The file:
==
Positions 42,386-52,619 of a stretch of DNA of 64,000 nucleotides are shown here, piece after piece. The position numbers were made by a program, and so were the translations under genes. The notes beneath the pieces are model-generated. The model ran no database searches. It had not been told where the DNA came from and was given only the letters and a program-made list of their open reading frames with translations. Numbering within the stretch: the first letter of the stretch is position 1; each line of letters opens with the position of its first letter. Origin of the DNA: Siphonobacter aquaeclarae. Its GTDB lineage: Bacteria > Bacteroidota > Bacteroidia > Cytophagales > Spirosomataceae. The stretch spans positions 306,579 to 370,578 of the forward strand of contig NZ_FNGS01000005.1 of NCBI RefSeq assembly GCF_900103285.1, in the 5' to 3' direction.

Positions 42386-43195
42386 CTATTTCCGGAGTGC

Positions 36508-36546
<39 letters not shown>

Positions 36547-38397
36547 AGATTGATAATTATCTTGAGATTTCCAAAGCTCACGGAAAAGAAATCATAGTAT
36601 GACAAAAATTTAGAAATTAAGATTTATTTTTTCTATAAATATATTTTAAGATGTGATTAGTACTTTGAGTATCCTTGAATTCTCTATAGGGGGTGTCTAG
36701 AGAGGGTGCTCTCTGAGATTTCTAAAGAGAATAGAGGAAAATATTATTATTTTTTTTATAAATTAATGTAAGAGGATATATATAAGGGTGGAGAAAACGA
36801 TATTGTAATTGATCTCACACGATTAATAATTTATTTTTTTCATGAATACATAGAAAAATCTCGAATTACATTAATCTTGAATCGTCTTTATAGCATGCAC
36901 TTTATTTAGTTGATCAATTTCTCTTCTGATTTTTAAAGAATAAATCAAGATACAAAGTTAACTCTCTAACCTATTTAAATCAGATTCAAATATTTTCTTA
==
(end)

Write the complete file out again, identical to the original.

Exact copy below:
Positions 42,386-52,619 of a stretch of DNA of 64,000 nucleotides are shown here, piece after piece. The position numbers were made by a program, and so were the translations under genes. The notes beneath the pieces are model-generated. The model ran no database searches. It had not been told where the DNA came from and was given only the letters and a program-made list of their open reading frames with translations. Numbering within the stretch: the first letter of the stretch is position 1; each line of letters opens with the position of its first letter. Origin of the DNA: Siphonobacter aquaeclarae. Its GTDB lineage: Bacteria > Bacteroidota > Bacteroidia > Cytophagales > Spirosomataceae. The stretch spans positions 306,579 to 370,578 of the forward strand of contig NZ_FNGS01000005.1 of NCBI RefSeq assembly GCF_900103285.1, in the 5' to 3' direction.

Positions 42386-43195
42386 CTATTTCCGGAGTGC

Positions 36508-36546
<39 letters not shown>

Positions 36547-38397
36547 AGATTGATAATTATCTTGAGATTTCCAAAGCTCACGGAAAAGAAATCATAGTAT
36601 GACAAAAATTTAGAAATTAAGATTTATTTTTTCTATAAATATATTTTAAGATGTGATTAGTACTTTGAGTATCCTTGAATTCTCTATAGGGGGTGTCTAG
36701 AGAGGGTGCTCTCTGAGATTTCTAAAGAGAATAGAGGAAAATATTATTATTTTTTTTATAAATTAATGTAAGAGGATATATATAAGGGTGGAGAAAACGA
36801 TATTGTAATTGATCTCACACGATTAATAATTTATTTTTTTCATGAATACATAGAAAAATCTCGAATTACATTAATCTTGAATCGTCTTTATAGCATGCAC
36901 TTTATTTAGTTGATCAATTTCTCTTCTGATTTTTAAAGAATAAATCAAGATACAAAGTTAACTCTCTAACCTATTTAAATCAGATTCAAATATTTTCTTA